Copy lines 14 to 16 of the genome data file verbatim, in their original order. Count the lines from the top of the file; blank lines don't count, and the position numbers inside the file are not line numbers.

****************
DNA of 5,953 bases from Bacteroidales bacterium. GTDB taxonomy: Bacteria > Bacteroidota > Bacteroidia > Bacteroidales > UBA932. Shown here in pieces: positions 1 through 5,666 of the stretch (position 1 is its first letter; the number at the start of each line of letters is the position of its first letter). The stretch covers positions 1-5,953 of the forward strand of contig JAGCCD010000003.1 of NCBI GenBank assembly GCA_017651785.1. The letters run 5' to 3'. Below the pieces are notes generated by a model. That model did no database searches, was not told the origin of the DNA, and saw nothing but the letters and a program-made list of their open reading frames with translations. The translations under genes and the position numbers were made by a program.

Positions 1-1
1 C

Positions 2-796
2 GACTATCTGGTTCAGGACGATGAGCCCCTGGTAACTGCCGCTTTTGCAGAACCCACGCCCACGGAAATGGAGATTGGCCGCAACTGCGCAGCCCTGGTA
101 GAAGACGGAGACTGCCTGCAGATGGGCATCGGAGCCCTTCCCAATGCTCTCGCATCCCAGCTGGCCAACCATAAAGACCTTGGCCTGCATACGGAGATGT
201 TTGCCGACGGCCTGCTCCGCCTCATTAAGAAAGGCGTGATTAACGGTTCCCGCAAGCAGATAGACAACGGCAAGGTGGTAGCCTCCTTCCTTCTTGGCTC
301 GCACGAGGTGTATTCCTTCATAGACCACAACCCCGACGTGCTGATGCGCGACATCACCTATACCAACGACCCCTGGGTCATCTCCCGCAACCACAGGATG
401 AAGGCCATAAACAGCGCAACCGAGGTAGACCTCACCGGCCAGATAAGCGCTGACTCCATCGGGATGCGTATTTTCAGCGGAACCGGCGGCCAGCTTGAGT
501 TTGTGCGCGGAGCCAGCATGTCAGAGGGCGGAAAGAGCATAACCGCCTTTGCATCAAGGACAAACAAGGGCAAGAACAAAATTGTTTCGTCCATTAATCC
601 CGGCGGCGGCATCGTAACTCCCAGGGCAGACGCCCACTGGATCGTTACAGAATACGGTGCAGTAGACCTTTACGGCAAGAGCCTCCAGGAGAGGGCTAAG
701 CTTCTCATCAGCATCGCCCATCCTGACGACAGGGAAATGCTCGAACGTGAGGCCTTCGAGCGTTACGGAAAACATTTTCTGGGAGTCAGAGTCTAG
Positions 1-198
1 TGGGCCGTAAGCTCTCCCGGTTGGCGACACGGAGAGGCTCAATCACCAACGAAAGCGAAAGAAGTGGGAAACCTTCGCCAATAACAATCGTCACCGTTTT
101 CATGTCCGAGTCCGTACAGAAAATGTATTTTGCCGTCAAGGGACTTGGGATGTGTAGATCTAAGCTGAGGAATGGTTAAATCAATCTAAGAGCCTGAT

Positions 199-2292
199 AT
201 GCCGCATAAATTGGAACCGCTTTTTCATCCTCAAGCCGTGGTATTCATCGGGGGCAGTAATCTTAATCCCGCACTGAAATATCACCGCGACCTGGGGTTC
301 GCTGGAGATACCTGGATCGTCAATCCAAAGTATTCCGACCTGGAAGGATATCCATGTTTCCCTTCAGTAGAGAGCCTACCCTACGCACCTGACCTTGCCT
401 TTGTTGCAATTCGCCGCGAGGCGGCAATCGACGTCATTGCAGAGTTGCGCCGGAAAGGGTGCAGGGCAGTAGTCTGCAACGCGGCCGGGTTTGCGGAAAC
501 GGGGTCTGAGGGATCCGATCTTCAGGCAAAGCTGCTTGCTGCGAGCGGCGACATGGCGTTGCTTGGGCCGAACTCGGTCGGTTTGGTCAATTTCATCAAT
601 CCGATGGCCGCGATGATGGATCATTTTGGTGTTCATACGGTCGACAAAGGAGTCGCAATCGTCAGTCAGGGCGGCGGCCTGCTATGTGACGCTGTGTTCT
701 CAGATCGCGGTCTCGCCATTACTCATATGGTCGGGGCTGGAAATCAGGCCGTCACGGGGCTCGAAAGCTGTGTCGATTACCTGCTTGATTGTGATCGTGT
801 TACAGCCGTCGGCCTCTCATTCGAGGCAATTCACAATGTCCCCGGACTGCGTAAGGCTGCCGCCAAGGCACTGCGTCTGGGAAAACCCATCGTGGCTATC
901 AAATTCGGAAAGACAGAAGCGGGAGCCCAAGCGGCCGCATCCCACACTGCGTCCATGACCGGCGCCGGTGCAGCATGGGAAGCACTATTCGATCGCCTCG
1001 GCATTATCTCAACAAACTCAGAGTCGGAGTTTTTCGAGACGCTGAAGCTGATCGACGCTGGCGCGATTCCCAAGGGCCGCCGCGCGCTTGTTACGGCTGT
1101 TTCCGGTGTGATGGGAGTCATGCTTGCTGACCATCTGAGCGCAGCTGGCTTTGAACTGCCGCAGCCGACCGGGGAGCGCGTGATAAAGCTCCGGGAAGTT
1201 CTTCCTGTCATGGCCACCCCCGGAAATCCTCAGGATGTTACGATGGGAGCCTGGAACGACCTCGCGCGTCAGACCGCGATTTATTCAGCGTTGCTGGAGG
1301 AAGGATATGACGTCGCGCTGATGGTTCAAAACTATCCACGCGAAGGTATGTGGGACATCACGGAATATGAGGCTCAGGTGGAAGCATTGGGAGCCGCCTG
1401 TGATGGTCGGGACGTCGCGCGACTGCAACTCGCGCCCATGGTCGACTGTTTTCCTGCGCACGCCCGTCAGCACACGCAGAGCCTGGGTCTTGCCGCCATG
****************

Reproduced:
1 TGGGCCGTAAGCTCTCCCGGTTGGCGACACGGAGAGGCTCAATCACCAACGAAAGCGAAAGAAGTGGGAAACCTTCGCCAATAACAATCGTCACCGTTTT
101 CATGTCCGAGTCCGTACAGAAAATGTATTTTGCCGTCAAGGGACTTGGGATGTGTAGATCTAAGCTGAGGAATGGTTAAATCAATCTAAGAGCCTGAT

Positions 199-2292